When did you come to his music?

I was in college at Ball State University, trying to figure out what I wanted to do with my own life, working at the college radio station, when I heard "The Freewheelin' Bob Dylan" in 1963. I liked it better than anything I'd heard in my life before then. It felt like I had taken a step forward, turned a page. Discovering Dylan was like discovering Tom Paine, or some of the other early writers of American history who used the power of the word to convey ideas about democracy.

"The Times They Are A-Changin'," "Bringing it All Back Home," "Another Side of Bob Dylan," "Highway 61 Revisited" and "Blonde on Blonde" came out during the five years I was in college. All astounding records, especially "Blonde on Blonde." I think that's maybe the best record ever made.

What Dylan songs defined your experience in those years?

"Tombstone Blues" had a great verse. (And here, Monroe begins to read from a book of Dylan lyrics.) "John the Baptist after torturing a thief/looks up at his hero, the Commander-in-Chief/ 'Say hey tell me great hero but please make it brief/Is there a hole for me to get sick in?'"The Commander-in-Chief answers him while chasing a fly/saying death to all those who would whimper and cry/and dropping a barbell he points to the sky/saying 'The sun is not yellow, it's chicken.'"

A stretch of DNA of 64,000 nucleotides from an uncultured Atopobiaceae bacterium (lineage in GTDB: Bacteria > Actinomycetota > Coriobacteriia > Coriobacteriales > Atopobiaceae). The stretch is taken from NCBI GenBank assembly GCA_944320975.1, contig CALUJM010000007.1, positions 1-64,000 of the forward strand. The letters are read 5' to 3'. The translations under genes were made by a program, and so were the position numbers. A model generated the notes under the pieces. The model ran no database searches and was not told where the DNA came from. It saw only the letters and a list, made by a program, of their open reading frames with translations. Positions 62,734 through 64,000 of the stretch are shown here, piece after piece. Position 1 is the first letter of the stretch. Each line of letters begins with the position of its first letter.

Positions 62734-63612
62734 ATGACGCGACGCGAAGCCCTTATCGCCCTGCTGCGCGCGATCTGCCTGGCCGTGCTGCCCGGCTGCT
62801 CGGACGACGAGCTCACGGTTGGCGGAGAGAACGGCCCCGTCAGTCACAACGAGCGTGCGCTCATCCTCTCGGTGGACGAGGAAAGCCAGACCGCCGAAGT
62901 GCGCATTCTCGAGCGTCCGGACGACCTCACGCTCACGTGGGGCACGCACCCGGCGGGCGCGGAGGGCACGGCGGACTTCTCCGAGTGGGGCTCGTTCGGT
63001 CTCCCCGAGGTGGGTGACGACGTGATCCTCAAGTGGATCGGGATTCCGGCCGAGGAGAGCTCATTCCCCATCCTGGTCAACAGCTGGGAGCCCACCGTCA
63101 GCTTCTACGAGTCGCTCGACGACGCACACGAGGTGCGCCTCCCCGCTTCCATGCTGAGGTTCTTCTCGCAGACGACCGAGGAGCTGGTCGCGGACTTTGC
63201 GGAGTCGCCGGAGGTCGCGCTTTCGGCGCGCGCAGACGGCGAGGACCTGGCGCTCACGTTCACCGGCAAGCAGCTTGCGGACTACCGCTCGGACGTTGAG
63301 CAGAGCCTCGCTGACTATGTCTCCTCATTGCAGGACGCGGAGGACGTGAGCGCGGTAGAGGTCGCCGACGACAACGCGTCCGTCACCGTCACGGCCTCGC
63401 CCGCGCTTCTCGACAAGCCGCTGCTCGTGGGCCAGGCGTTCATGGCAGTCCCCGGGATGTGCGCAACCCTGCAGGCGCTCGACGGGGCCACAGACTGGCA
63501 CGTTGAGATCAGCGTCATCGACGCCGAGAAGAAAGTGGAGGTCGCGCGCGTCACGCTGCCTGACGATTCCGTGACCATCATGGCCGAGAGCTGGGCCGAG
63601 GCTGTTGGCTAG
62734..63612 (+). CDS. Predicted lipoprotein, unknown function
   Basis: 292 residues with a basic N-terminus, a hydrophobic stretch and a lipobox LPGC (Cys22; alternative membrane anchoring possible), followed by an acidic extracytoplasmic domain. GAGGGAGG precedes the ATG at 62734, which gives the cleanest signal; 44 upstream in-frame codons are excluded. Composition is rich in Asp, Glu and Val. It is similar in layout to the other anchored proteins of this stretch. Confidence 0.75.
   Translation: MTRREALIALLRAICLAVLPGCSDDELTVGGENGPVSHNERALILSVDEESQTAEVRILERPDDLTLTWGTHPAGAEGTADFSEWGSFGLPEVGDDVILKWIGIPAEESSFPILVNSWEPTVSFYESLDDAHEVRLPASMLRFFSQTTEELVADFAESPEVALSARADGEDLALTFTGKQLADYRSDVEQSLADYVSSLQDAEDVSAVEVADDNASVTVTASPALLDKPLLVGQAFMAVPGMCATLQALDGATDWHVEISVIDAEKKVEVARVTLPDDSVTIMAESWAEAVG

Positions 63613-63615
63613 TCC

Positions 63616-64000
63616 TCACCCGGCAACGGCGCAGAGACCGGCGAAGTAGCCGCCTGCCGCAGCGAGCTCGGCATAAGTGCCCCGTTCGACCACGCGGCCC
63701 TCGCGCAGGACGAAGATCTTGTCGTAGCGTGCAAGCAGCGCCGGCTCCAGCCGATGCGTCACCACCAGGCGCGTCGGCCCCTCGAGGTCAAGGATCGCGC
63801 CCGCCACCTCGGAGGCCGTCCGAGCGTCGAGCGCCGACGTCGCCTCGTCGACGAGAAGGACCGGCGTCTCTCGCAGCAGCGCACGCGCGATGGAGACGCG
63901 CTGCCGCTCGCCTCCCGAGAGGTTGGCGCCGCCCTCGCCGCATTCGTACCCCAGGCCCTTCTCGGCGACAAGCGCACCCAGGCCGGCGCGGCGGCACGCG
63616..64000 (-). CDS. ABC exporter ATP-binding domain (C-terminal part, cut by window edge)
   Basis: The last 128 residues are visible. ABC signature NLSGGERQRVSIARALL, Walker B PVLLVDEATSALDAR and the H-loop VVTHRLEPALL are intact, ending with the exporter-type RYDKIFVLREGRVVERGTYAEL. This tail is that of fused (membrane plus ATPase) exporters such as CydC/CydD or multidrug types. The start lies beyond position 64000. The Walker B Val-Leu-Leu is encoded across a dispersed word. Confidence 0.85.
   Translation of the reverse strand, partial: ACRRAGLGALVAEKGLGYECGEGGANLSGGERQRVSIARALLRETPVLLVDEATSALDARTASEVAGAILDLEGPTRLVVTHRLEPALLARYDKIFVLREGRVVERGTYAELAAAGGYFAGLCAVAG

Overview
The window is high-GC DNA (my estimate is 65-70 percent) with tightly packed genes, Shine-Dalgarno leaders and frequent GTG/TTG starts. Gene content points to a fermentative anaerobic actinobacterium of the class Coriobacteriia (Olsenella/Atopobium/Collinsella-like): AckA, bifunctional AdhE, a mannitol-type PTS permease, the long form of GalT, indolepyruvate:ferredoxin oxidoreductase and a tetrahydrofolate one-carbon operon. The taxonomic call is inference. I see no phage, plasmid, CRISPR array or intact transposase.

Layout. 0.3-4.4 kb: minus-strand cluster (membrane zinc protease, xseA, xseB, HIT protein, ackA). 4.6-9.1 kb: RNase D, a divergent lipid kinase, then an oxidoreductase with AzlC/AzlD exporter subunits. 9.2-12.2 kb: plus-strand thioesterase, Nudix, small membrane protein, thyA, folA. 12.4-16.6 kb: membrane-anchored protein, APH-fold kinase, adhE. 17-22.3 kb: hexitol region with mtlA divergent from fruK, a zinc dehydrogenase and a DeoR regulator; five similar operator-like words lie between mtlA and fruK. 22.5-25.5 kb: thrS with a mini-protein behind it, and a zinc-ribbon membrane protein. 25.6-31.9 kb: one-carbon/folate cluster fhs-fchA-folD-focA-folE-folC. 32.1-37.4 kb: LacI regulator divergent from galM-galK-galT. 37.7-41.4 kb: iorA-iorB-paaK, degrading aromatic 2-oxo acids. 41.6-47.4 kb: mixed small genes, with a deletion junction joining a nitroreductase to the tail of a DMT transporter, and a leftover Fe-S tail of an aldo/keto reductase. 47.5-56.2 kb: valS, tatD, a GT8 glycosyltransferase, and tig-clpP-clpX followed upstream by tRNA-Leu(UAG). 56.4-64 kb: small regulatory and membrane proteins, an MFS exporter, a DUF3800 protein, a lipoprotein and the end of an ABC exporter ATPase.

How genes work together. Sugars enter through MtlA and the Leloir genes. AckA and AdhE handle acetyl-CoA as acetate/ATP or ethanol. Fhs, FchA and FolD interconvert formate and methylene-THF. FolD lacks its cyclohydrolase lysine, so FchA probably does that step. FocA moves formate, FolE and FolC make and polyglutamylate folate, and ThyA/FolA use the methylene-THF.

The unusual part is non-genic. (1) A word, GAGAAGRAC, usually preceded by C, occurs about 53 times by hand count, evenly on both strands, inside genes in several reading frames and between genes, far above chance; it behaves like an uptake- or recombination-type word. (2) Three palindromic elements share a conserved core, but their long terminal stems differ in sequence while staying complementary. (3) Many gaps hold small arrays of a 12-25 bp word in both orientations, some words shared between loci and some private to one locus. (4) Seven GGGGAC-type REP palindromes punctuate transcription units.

And there were little times in there where I thought, "He just might be talking about the war." Just maybe. "Like a Rolling Stone" was like an anthem. We were all kind of lost and trying to figure out a "direction home." Or a direction to the next part of our lives. Nobody was writing songs like "It's Alright, Ma (I'm Only Bleeding)" at that time.

(And here, Monroe recites from memory.) "Though the masters make the rules/for the wise men and the fools/I got nothing, Ma, to live up to."

"The Masters of War" is a masterpiece. It's from the first album of all his own compositions, yet it speaks to us as clearly today as the day he wrote it: "You fasten the triggers for others to fire/Then you set back and watch when the death count gets higher/You hide in your mansions as young people's blood/flows out of their bodies and is buried in the mud." Man, that's today.